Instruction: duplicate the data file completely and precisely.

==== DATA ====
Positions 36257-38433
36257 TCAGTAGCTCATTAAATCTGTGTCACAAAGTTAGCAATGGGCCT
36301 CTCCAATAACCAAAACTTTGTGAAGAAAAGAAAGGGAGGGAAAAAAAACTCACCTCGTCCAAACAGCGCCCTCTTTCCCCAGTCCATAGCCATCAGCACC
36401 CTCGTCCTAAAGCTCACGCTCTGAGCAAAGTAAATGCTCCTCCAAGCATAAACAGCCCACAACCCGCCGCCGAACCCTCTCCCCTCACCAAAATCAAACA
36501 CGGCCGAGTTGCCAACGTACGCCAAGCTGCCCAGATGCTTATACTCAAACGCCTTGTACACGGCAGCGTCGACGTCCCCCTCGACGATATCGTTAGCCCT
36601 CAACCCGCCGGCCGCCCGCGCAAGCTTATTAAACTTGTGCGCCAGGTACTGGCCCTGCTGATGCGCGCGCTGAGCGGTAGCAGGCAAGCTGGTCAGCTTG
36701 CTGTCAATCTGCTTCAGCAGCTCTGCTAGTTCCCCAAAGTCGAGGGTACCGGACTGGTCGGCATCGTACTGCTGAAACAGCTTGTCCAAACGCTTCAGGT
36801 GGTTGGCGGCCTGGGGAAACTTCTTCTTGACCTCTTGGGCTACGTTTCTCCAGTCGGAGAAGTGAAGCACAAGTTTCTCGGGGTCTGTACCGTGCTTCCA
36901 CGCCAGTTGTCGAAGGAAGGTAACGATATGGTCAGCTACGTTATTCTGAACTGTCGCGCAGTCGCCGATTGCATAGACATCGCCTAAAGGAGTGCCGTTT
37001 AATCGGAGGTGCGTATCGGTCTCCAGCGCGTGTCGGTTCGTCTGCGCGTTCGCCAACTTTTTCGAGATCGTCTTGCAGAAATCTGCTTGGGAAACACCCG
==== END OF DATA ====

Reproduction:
Positions 36257-38433
36257 TCAGTAGCTCATTAAATCTGTGTCACAAAGTTAGCAATGGGCCT
36301 CTCCAATAACCAAAACTTTGTGAAGAAAAGAAAGGGAGGGAAAAAAAACTCACCTCGTCCAAACAGCGCCCTCTTTCCCCAGTCCATAGCCATCAGCACC
36401 CTCGTCCTAAAGCTCACGCTCTGAGCAAAGTAAATGCTCCTCCAAGCATAAACAGCCCACAACCCGCCGCCGAACCCTCTCCCCTCACCAAAATCAAACA
36501 CGGCCGAGTTGCCAACGTACGCCAAGCTGCCCAGATGCTTATACTCAAACGCCTTGTACACGGCAGCGTCGACGTCCCCCTCGACGATATCGTTAGCCCT
36601 CAACCCGCCGGCCGCCCGCGCAAGCTTATTAAACTTGTGCGCCAGGTACTGGCCCTGCTGATGCGCGCGCTGAGCGGTAGCAGGCAAGCTGGTCAGCTTG
36701 CTGTCAATCTGCTTCAGCAGCTCTGCTAGTTCCCCAAAGTCGAGGGTACCGGACTGGTCGGCATCGTACTGCTGAAACAGCTTGTCCAAACGCTTCAGGT
36801 GGTTGGCGGCCTGGGGAAACTTCTTCTTGACCTCTTGGGCTACGTTTCTCCAGTCGGAGAAGTGAAGCACAAGTTTCTCGGGGTCTGTACCGTGCTTCCA
36901 CGCCAGTTGTCGAAGGAAGGTAACGATATGGTCAGCTACGTTATTCTGAACTGTCGCGCAGTCGCCGATTGCATAGACATCGCCTAAAGGAGTGCCGTTT
37001 AATCGGAGGTGCGTATCGGTCTCCAGCGCGTGTCGGTTCGTCTGCGCGTTCGCCAACTTTTTCGAGATCGTCTTGCAGAAATCTGCTTGGGAAACACCCG